November 12, 2008


CBOT Soy Review on Tuesday: Soy bows to outside-market forces



Cloudy outside markets depressed Chicago Board of Trade nearby soybean futures, but the spot contract managed to push back above US$9 late in Tuesday's trading session.


November soybean contracts dropped 32 cents a bushel to close at US$9.08, off the day's US$8.93 low. The contract traded in a 16-cent range. January soybeans mirrored November's 32-cent losses, closing at US$9.16. It recovered from a US$8.98 low, moving closer to the top of its 25-cent range.


Midday estimates pegged speculative fund selling at 3,000 soybean contracts.


Light retracement of earlier outside-market losses eased the pressure on soybeans.


A stronger U.S. dollar, bleak economic forecasts expressed in weakness in equities and crude oil turmoil remain the leading drivers of the market, analysts said.


However, futures remain in a broad-based trading range for the fifth consecutive week, with strong underlying demand and tight farmer holding of supplies keeping a floor beneath prices, said Greg Wagner, AgResource analyst.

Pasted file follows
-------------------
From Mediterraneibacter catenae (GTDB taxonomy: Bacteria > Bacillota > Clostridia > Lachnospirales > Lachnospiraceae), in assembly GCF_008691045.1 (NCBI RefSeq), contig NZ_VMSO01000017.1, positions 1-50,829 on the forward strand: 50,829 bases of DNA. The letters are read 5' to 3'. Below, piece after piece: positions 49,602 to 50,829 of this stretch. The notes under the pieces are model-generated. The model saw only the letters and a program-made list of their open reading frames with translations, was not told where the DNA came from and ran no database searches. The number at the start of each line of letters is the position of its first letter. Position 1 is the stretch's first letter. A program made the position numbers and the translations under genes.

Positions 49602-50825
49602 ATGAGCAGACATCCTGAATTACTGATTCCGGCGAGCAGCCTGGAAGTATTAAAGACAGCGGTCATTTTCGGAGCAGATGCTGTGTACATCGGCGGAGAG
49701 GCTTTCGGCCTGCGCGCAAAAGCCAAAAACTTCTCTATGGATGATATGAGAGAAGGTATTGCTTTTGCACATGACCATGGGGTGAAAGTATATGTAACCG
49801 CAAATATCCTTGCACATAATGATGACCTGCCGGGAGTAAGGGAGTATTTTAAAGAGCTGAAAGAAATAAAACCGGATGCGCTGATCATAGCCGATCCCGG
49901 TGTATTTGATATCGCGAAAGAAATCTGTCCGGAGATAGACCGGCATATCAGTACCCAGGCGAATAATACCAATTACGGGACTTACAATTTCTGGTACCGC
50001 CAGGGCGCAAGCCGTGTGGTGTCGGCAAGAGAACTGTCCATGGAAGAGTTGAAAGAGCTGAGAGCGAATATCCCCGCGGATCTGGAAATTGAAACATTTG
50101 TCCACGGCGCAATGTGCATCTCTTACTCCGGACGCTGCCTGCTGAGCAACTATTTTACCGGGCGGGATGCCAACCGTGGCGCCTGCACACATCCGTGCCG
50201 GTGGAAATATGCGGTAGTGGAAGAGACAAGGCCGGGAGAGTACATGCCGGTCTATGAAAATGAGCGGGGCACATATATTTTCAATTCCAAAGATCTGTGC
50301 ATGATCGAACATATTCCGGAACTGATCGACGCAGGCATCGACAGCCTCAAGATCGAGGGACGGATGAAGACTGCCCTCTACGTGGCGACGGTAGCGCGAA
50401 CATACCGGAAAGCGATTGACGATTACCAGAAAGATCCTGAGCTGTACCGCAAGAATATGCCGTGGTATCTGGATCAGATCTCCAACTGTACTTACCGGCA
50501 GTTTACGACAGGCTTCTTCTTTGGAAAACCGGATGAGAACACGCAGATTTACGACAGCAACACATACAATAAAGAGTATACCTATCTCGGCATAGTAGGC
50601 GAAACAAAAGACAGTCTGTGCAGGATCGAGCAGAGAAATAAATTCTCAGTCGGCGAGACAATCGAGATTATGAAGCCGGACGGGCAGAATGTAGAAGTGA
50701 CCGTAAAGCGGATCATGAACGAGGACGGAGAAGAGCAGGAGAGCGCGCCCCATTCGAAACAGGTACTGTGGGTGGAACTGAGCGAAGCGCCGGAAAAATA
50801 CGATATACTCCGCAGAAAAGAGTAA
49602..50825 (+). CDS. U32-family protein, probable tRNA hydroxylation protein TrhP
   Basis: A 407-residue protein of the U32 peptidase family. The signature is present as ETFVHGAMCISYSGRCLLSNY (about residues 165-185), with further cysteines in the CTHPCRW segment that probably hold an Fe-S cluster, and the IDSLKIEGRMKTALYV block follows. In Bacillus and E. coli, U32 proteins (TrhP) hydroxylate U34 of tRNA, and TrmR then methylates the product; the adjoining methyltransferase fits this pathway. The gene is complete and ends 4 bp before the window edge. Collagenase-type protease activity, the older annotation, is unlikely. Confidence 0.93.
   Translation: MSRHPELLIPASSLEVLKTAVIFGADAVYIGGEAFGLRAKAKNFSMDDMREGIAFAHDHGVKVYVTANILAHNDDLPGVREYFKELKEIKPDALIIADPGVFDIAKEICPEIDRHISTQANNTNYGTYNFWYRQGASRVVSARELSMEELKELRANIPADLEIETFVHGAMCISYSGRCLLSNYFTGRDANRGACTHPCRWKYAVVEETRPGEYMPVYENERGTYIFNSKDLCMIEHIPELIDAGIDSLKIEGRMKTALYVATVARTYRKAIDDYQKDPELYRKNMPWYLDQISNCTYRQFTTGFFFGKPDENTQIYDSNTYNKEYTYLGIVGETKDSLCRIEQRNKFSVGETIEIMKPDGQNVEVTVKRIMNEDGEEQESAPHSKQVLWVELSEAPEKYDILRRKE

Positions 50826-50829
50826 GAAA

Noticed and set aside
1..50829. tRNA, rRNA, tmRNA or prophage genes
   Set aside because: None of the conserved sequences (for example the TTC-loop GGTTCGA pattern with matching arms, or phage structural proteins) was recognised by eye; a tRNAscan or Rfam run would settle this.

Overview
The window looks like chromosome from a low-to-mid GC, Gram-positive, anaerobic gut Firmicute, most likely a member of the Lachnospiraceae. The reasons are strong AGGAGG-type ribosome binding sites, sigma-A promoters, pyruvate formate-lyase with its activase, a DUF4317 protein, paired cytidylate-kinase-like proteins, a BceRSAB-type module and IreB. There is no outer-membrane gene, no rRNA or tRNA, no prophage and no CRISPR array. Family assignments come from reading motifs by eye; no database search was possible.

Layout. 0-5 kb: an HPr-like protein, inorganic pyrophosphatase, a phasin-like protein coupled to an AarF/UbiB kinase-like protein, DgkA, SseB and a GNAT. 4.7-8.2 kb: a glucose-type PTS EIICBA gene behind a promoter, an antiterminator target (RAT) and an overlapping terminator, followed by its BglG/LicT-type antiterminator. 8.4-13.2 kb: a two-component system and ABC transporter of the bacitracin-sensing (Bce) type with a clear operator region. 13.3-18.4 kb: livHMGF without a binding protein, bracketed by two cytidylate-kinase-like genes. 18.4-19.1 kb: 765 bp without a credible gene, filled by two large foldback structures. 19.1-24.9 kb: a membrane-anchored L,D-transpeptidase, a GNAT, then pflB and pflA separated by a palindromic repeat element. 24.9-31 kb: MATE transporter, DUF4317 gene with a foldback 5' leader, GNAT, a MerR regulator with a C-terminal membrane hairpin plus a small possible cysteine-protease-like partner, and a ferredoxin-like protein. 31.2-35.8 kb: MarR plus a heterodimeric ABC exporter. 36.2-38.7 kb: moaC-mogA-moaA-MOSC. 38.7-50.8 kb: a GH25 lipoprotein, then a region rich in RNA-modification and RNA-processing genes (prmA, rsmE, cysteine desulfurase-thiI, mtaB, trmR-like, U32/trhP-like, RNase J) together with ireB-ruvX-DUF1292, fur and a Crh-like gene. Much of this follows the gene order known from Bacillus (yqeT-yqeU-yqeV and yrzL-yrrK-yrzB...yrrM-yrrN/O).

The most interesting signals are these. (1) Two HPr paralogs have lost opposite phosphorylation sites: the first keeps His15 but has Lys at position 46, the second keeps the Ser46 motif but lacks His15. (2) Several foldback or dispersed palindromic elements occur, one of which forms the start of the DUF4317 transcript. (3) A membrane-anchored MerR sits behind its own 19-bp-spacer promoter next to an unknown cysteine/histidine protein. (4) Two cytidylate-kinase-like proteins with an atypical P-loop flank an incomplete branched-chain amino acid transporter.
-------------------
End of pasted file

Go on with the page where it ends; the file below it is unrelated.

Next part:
Deliveries continue against the CBOT November soy contract, which is set to expire Friday.


Current demand pressure is adding fundamental support and keeping prices planted in a sideways trading range.


Thoughts of slowing world protein demand offers upside resistance to soybean futures, said ADM Investor Services.


"This despite [the U.S. Department of Agriculture] lowering their Brazil 2009 soybean production estimates, China buying soybeans and improved soyoil demand in Brazil and China," the investment firm said.





The CBOT soy complex dropped in line with losses in neighboring markets, crude oil and equities.


December soymeal settled US$1.28 lower at US$265 per short tonne. January soymeal dropped US$1.29 to US$266.80. December soyoil shed 195 points to close at 34.02 cents per pound.


Funds sold an estimated 2,000 soyoil lots, while soymeal trading was seen as even, according to midday estimates.


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